Sunday, April 12, 2009

The First Puppy

Much interest has been devoted to the Obama's dog. What would they choose, especially with a child who has allergies. Malia, age 10, and Sasha, age 7 were promised a puppy. Much was made of "hypoallergenic" breeds. One television dog trainer enthused, on one of those syndicated celebrity TV programs, that they should get one. Well, here's a news flash: there's no such thing as a hypoallergenic dog. There are breeds with hair, not fur, and those are often a better choice but I fervently hope the child was exposed to the dog before the breed was selected. Rescue people hoped for a shelter pet; others hoped for a purebred. They took sides as if they would have any impact on a personal decision being made by novice dog owners, let alone the President's family.

It was finally announced that the Obama family's dog, named Bo, would arrive 2 days after Easter, a 6-month-old Portuguese Water Dog, a gift from MA Senator Ted Kennedy who owns 3 Porties. Bo had been returned to the breeder. Kennedy is an experienced dog owner. I've often said that having a Portuguese Water Dog as your first dog is like having a Lamborghini as your first car. The breed is very active, intelligent and was bred to dive into the water and set the nets for the fishermen in Portugal. This means that they work independently. And they have a sense of humor, sometimes with the owner as the butt of the canine joke.

The dog is supposedly being trained. My question: by whom and in what manner?

Since everyone else seems to be throwing in their two cents' worth, here is what I would do. I'm at least as qualified as the next person and, perhaps, more so since I am a Certified Animal Behavior Consultant. I'd rather see the family start off right than have to deal with behavior problems in the future. I would tell this to any new dog owner.

First, the name is, in my opinion, a mistake. Bo sounds like No. No is not a word I like to use. I prefer an interrupter like "UH!" but first time dog owners aren't very likely to remember that and are more likely to tell the dog, "No!" and then call "Bo" later and wonder why he's not coming very happily after awhile. A dog should be called to you in a happy tone and never punished after you've called him. He needs to learn that coming to you is always a positive experience, that he is safe and loved. This can help to save his life if he gets loose and needs to be called back to you. He should be microchipped with the microchip registered so he can be correctly identified if he escapes and is found and scanned for a chip. With all of the Obamas' security details it doesn't seem as likely as for the average family.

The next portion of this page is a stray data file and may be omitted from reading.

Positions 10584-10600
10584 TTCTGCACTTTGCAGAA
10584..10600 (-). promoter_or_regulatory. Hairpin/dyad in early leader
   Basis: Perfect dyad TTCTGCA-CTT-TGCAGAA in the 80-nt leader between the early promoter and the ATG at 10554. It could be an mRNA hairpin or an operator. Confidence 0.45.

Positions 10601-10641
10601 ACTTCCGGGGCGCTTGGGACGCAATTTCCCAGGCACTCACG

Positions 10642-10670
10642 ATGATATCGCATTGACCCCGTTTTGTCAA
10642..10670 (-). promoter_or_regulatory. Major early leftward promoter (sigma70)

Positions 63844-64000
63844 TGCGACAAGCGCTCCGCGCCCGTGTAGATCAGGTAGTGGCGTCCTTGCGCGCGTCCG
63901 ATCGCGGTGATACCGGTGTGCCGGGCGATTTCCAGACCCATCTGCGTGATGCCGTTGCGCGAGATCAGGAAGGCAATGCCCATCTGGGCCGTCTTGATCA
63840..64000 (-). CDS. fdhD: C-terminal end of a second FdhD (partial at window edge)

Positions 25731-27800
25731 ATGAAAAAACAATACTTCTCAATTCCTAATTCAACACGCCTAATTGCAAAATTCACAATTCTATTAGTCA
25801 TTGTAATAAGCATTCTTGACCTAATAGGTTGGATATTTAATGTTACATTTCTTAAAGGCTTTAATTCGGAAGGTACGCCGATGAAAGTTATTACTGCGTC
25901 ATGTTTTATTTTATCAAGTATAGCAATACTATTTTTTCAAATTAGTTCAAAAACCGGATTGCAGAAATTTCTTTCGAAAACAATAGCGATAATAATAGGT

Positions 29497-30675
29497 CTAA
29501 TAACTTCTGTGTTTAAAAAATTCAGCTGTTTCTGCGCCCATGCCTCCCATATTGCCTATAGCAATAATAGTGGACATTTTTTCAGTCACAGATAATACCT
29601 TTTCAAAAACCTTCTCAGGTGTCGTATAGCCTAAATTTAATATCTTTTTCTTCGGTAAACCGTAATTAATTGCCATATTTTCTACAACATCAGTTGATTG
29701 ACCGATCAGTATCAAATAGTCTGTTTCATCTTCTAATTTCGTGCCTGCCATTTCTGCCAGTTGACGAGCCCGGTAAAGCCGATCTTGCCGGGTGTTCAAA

I recommend that all members of the family get involved in training, each of them given a clicker and some very tiny tasty treats, like miniscule pieces of chicken or turkey or cheese. To "load" or "charge" the clicker, click and treat several times in a row. This teaches the dog that click means treat. Then, the first thing you train him to do is something you must decide in advance because it becomes the default behavior. There are many options but for the family pet, I personally prefer Sit. When you're walking your dog and stop to speak to someone, if he doesn't know what to do, your dog will sit. Click and treat for the Sit but don't use the word until the dog is doing it reliably half a dozen times and then add the word. For a dog who isn't food motivated, a favorite toy, or praise may be the right motivator for your dog.

Stay, Come, Down, Wait, Drop It, are all necessary for a dog to learn and each can be easily taught with operant conditioning (clicker training). It's easy, it's fast - only a few very short training sessions each day, each in a different place so the dog learns he doesn't think he only does each thing in one place.

Housetraining is best accomplished with crate training and he must be taken to his pre-chosen elimination spot each time and praised lavishly as soon as he begins to eliminate.

Is there more to be said? Of course! That's why my colleagues and I have written books.

Every dog is a special dog whether the dog belongs to the President of the United States or the homeless person who will leave anything but his pet. No choke collars, no prong collars. You don't need them! A flat buckle collar is all you really need. For a small dog, or any dog, a harness is great because it doesn't put any pressure on the trachea.

Building the human-animal bond is all-important and there are things to remember: aggression begets aggression; if you are using harsh training methods of the past you will be dealing with fallout later and that fallout is sometimes dangerous.

Having a dog is a wonderful way for the Obama girls to have someone special in their lives, out of the spotlight. They can learn a great deal from operant conditioning because positive reinforcement works with people as well as dogs. But in the end it is the parents who bear full responsibility for the care, feeding and training of their dog, for getting that complete and balanced high-quality food, veterinary care, etc., with the girls taking on age-appropriate, supervised responsibilities for their new family member. And the girls are at the right age for a dog.

I wish the First Family and their new dog well, just as I wish everyone well with their new canine family addition. I hope this works out because Bo has already been through one home. I hope the experience is a good one for Bo and his new family. As the AKC says, "A Dog is for Life." I wish them a long, happy life together.